Probiotics have been big news for years, with many of us supplementing our daily diets with yogurts, shakes, and anything else that claims to heal our guts, restore our bowel function, and perform any number of other minor miracles along the way. Recently, the benefits of live cultures have extended beyond the human world and into the pet sphere, promising to deliver the same health benefits to our four-legged companions as they do to us. But do they work? And are they worth the expense? According, to the experts, yes and yes… although there are a few things you need to bear in mind before reaching for the supplements.
What are Probiotics?
In essence, there’s no real difference between the probiotics in our pet’s diet and those in our own. In layman’s terms, probiotics are a form of friendly bacteria that help support and promote healthy digestion, while simultaneously increasing absorption of key nutrients and repressing the growth of “unfriendly” bacteria, yeasts, and viruses that, left to their own devices, could result in sickness and disease. In the pet world, probiotics are usually prescribed as a supplement, typically in the form of a powder, chew, liquid or spray.
Key Benefits of Probiotics for Cats
The potential benefits of probiotics are wide-ranging, and over the last couple of years, many animal experts have jumped on the “friendly bacteria” bandwagon. One such expert is LA-based veterinarian and veterinary journalist, Dr. Patrick Mahaney. “I am a fan of probiotics as a way of maintaining gut health, not only so there are fewer signs of digestive upset like decreased appetite or stool changes but also in terms of promoting immune system health,” he explains to PetMd.
As Mahoney notes, the immune-boosting properties of probiotics can’t be overstated. Immunity and good digestive health are bedfellows: if one gets thrown off course, you can bet your bottom dollar the other will soon start suffering. While the full reason behind digestive problems still remains something of a mystery, many experts believe that irritable bowel disease and other conditions like it can be attributed in part to commercial cat food. “(Dry food) doesn’t exist in nature,” Mahoney says. “It is not really what cats should eat. If they are always eating something that doesn’t agree with their GI tract, a problem (can develop) over time. They may start vomiting or not eat like they should. IBD is a big concern that ends up costing a lot of time and money.”
The symptoms of IBD and an unhealthy digestive tract are far-ranging, but often include one, or in the worst cases, all of the below:
- Skin allergies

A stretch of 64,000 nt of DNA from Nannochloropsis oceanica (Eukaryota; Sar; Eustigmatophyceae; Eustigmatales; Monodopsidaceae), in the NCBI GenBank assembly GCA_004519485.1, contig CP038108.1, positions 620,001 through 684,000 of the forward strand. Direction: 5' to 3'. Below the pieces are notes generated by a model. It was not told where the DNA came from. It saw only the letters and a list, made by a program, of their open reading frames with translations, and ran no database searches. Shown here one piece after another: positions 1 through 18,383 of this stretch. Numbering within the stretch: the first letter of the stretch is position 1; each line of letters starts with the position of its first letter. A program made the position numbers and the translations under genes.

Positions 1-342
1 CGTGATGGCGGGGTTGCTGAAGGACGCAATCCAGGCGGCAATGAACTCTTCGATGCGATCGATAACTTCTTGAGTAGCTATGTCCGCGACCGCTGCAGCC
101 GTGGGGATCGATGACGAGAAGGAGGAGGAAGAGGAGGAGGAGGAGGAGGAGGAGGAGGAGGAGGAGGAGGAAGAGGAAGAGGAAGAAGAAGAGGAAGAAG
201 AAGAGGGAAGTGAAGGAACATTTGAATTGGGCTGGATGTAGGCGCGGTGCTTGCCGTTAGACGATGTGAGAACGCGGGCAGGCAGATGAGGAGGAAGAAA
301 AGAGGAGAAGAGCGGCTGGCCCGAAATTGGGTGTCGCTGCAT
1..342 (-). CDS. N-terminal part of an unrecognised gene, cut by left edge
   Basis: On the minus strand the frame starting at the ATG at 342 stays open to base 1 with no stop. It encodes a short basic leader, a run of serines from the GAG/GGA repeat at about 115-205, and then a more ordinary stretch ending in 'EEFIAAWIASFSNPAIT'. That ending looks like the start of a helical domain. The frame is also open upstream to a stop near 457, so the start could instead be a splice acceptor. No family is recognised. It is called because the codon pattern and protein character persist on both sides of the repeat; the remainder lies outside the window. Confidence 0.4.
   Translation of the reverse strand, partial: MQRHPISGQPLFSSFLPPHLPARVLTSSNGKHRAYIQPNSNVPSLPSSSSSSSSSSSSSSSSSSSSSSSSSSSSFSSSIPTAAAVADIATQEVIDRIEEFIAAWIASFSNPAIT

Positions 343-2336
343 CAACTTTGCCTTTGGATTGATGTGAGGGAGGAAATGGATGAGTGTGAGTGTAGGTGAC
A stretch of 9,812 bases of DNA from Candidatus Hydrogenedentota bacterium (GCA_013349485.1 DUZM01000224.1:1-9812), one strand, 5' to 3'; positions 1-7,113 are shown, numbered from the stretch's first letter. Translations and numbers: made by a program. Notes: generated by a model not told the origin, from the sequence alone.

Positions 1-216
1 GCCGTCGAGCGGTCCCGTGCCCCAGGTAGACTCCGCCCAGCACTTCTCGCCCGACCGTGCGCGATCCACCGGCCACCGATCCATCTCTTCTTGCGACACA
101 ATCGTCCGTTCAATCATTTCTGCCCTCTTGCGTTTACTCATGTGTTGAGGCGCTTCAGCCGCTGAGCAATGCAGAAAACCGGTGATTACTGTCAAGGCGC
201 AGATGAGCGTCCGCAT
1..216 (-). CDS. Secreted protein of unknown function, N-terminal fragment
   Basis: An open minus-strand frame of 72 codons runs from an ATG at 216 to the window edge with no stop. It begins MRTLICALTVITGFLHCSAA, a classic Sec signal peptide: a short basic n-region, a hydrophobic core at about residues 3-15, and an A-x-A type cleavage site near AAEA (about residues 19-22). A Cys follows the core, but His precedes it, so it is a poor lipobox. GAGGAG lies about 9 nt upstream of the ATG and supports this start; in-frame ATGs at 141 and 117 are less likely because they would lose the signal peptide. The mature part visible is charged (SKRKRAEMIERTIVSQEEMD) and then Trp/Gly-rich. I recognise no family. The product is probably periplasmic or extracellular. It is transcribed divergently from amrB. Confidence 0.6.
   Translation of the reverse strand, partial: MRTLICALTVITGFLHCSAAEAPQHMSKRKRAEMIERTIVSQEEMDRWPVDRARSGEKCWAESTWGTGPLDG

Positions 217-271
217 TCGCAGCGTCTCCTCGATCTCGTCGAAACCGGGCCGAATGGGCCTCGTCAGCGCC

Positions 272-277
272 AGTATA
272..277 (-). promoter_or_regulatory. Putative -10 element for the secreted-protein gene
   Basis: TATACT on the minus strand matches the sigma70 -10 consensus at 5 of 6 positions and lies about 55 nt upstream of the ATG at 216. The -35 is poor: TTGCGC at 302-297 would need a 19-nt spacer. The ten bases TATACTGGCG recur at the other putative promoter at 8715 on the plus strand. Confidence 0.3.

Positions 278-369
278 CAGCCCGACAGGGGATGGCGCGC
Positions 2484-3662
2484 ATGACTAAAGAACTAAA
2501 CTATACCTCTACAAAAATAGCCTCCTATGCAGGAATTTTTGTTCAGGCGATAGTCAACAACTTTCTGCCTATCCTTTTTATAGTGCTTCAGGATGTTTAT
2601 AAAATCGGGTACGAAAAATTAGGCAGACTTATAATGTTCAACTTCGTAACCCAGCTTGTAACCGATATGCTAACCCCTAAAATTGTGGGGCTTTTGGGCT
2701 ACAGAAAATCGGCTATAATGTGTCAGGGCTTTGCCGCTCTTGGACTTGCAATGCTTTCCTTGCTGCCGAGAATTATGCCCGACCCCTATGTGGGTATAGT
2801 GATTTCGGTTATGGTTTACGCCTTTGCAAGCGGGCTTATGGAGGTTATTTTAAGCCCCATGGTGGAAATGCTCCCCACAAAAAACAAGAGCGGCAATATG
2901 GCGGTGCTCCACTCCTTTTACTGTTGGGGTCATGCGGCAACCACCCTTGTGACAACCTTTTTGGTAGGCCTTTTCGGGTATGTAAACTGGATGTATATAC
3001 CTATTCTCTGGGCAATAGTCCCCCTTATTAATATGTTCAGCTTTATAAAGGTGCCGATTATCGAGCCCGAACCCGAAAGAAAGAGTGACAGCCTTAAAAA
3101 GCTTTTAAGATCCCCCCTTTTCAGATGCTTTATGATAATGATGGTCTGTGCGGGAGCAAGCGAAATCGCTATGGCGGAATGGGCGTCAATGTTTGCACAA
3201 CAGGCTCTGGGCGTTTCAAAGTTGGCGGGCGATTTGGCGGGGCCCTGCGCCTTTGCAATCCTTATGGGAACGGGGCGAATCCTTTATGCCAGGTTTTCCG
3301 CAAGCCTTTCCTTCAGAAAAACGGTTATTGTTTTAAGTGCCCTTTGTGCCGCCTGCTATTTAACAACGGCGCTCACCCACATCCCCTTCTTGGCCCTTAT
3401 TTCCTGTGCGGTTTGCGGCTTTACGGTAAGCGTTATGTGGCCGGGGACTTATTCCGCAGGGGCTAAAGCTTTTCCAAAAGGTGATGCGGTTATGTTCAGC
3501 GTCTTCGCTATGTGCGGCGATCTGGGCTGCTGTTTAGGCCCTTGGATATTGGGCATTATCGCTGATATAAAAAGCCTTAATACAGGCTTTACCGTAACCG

- Food allergies
Although the best solution would be to abandon the convenience of kibble and start cooking up our own home-made cat food from scratch, not all of us have the time, or let’s face it, the money, to abandon dry food for good. If probiotics can help mitigate the downsides, then it stands to reason they must be “A Good Thing”. Mahoney isn’t the only fan of probiotics. Veterinarian Dr. Alison Birkin of Pet Central is equally enamored with the health-giving benefits of live cultures. As well as recommending their use to cats with chronic illnesses such as inflammatory bowel disease, irritable bowel syndrome, neoplasia or food allergies, or for pets with a sensitive digestive tract, she also prescribes them as a preventive measure during times of stress (e.g. when a cat is boarding and traveling), or to make the transition on to a new type of food easier.
Types of Probiotics
If you’ve been convinced to give probiotics a try, don’t go thinking that one probiotic is the same as any other. Although there’s no real evidence to suggest feeding your cat the same probiotic supplement you take yourself will do any harm, the jury is still out on whether it will do any good, either. A cat’s digestive tract and the microflora that inhabit it are very different to humans: whether or not a human probiotic will therefore have the same properties when ingested by a cat is questionable. Similarly, the digestive systems of dogs and cats are very different, with a cat’s small intestine being much smaller than their canine equivalent. As a result, a probiotic intended for a dog might have limited benefit when fed to a cat.
Fortunately, there’s plenty of probiotics out there that are intended just for cats. Most experts suggest looking for a probiotic supplement that offers a diverse range of bacteria to optimize efficiency. A supplement containing bacteria from both the Bifidobacterium and Enterococcus families tends to be the most well suited to a cat’s digestive system, and work in tandem to maximize health. Enterococcus, for example, lives in the colon and helps maintain good colonic health. Bifidobacterium, meanwhile, lives in the small intestine and does great things for digestion. Together, they combine to make a veritable powerhouse.
How to Supplement with Probiotics
As with everything, getting the dosage right is key to maximizing the health-giving potential of probiotics. Be sure to read the instructions on the packet carefully to ensure the exact dosage. Rather than wait until your cat starts to show symptoms of digestive distress, most experts recommend introducing a daily supplement into your cat’s everyday diet as early as possible- a great preventive measure and one that’s surprisingly easy to do, especially if you infuse the probiotic into a treat or edible pill pocket.
Risks of Probiotics
We’ve seen the benefits of probiotics, but are there any downsides to their use? While cats rarely have a bad reaction to probiotics, it still pays to pay close attention to the type and brand you use. Just as it’s important to pay attention to the quality of food we buy, so it’s equally important to stick to reputable, well-known supplement brands and, if in any doubt, ask your vet for recommendations before starting a new regime.